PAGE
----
By Myrto Theocharous The Israelites needed a little less grown-up good sense, and a little more childlike wonder. So do we. W hen I am around children, I enjoy asking what they want to be when they grow up. This exercise fascinates me. It offers a rare opportunity in life: the freedom to spell out whatever the imagination dares to dream, uninhibited by other people’s expectations or fears. Usual replies include, “I want to become a ballerina,” “I want to be an astronaut,” and my favorite, “I want to be a princess!” The purity of these moments has the brevity of the morning dew, before “reality” rises with its harsh interrogating light to dry up each trace of these jewel-like droplets. “Let’s get serious now,” says reality, clearing her throat like a strict governess with no time for silly games that deliver no tangible returns. I remember my shock a few years ago when I put this question to a ten-year-old boy, and he declared boldly: “an actuarial analyst.” I had no idea what that was, and I doubted whether he did either. Now, I have nothing against actuarial analysts, and I am sure they perform an important service, but it requires little effort to see this …read more Source:: Christianity Today       ...
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Don’t Call Me Out at Your Wedding for Being Single

By Sarah Thebarge, guest writer The church can model a more inclusive community, one that doesn’t divide over marital status. Here’s a new wedding tradition I recently heard about: Instead of tossing their bouquets, Christian brides give each single woman at their reception a flower from the bunch and pray individually for them to find a husband. Compared to the ritual of competing to catch the bouquet, this approach was “sweet,” “thoughtful,” and “selfless” according to the women I saw discussing the idea on Facebook—plus a unique addition for brides eager to do something new and memorable at their weddings. As a single woman, I immediately thought, No way. I tried to imagine attending a wedding where the bride tried to do that to me. I can only picture myself declining the flower and leaving the event altogether. It’s a well-intentioned but condescending gesture. It’s pretty presumptive to assume that all the single women you know would want a husband right now. Just because you did doesn’t mean I do. This new ritual got me thinking about what it means to be single, specifically a single Christian woman, during wedding season. Never am I more aware of my singleness than in the summertime, when my calendar is dotted with …read more Source:: Christianity Today       ...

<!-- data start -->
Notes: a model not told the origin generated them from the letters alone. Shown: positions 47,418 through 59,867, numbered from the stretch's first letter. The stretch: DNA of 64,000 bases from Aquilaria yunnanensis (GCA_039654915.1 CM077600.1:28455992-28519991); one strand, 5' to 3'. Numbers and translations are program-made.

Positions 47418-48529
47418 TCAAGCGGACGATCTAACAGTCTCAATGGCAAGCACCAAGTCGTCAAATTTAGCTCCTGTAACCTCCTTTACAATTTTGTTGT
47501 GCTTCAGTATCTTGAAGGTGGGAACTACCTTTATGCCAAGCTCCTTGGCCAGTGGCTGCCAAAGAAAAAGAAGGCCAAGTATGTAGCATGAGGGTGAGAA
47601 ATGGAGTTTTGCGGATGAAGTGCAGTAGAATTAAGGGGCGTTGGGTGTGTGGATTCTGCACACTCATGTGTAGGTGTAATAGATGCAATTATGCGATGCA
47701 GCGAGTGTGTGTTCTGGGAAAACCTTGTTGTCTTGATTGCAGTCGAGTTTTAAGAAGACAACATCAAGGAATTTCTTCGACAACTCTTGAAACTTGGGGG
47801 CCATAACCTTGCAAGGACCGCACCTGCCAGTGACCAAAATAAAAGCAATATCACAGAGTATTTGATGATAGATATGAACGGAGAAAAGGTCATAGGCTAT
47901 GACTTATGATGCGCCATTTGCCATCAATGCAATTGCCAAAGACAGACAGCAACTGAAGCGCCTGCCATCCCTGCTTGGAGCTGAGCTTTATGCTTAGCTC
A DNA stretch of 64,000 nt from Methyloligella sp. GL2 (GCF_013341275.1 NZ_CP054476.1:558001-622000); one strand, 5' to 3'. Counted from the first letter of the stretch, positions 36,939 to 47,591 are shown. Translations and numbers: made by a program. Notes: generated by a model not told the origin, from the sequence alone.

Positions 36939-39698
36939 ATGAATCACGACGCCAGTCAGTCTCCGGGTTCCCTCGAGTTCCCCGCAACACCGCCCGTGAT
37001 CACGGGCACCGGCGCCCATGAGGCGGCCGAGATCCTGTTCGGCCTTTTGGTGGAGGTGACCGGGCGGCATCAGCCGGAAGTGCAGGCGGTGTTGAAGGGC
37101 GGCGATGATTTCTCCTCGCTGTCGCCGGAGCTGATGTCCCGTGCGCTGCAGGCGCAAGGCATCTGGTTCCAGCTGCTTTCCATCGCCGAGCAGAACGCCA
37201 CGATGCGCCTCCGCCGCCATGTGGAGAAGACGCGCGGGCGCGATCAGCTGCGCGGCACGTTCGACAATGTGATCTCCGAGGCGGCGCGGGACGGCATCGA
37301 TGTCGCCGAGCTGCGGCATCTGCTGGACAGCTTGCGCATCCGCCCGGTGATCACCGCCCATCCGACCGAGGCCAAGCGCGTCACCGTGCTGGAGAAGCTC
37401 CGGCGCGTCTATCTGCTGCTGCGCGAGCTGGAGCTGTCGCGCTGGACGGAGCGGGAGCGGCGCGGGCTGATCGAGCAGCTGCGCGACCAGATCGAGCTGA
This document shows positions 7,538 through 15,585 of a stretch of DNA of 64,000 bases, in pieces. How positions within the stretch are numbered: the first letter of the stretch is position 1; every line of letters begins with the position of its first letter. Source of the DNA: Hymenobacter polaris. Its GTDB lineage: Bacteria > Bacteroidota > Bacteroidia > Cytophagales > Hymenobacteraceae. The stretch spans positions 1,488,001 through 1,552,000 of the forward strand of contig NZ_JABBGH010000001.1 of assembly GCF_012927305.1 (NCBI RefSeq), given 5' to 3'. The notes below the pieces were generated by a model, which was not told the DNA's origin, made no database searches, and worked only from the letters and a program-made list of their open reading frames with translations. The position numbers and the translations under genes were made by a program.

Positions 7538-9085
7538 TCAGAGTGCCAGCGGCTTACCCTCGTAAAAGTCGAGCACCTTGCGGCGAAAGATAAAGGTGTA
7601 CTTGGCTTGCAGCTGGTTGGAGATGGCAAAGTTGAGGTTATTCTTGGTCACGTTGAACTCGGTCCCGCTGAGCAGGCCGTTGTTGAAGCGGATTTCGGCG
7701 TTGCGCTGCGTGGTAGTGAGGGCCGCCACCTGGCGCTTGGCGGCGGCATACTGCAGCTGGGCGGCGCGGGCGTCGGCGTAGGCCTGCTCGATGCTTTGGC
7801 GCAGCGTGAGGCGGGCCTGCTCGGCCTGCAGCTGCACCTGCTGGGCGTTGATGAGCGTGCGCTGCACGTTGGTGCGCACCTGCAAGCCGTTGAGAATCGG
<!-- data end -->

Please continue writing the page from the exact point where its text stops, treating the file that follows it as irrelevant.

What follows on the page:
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Bill Gothard, 'The Fits,' and Me

By Alissa Wilkinson Sometimes a movie can give you a kinder way to remember difficult things about yourself. This week, Bryan Smith wrote in Chicago magazine about the scandals surrounding Bill Gothard and his Institute in Basic Life Principles. (We have covered these same scandals, as have other outlets, including The Washington Post.) Gothard grounded his popular ministry in a stripe of fundamentalist Christianity and on a set of “principles for successful living” he said he’d drawn from the Bible, ranging from how to relate to your family to what to wear, eat, and listen to. It was all particularly attractive to families in the 1960s and 70s looking for a faith-filled, foolproof way to shield their children from the hippie counterculture—and from there into the nihilistic, hedonistic 1980s and 90s. Gothard’s ministry grew into an enormously successful organization that included a homeschool program called the Advanced Training Institute of America (ATIA). It counts among its allies the now scandal-ridden Duggars, Sarah Palin, Mike Huckabee, and others. But the ministry has shrunk over the past decade, and the legal action brought against Gothard allege emotional and sexual abuse of underage women. To most young people familiar with Gothard’s orbit, the allegations were a …read more Source:: Christianity Today       ...
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As UK Votes 'In' or 'Out' on EU, Christians Have Two Tasks

By Daniel Webster Today, the United Kingdom decides on its European Union membership. Tomorrow, the most important role of Christians begins. Editor’s note: Last week, the EAUK’s Daniel Webster explored why Christians must show that disagreement without division is possible in both UK and US politics. Today, he explores the two roles that Christians must play during and after closely divided votes, whether “Brexit” today or Trump v. Clinton in November. Today the United Kingdom finally votes on whether to remain in the European Union (EU), or to leave it. After a couple days of respite after the shocking murder of politician Jo Cox, campaigning resumed at a frenzied pace. Having led in the polls since the start of the campaign, the #Bremain camp slipped behind the #Brexit camp over the last couple of weeks. But the trend may have shifted direction once again in the final few days. The tight finish suits both campaigns. It energizes activists, and it gives voters a reason to get out and vote. It’s always heartening to hear people want to talk politics. It’s encouraging that churches provide space to debate vital issues, and it’s crucial that Christian leaders speak into the public sphere. There is a lot of good in …read more Source:: Christianity Today       ...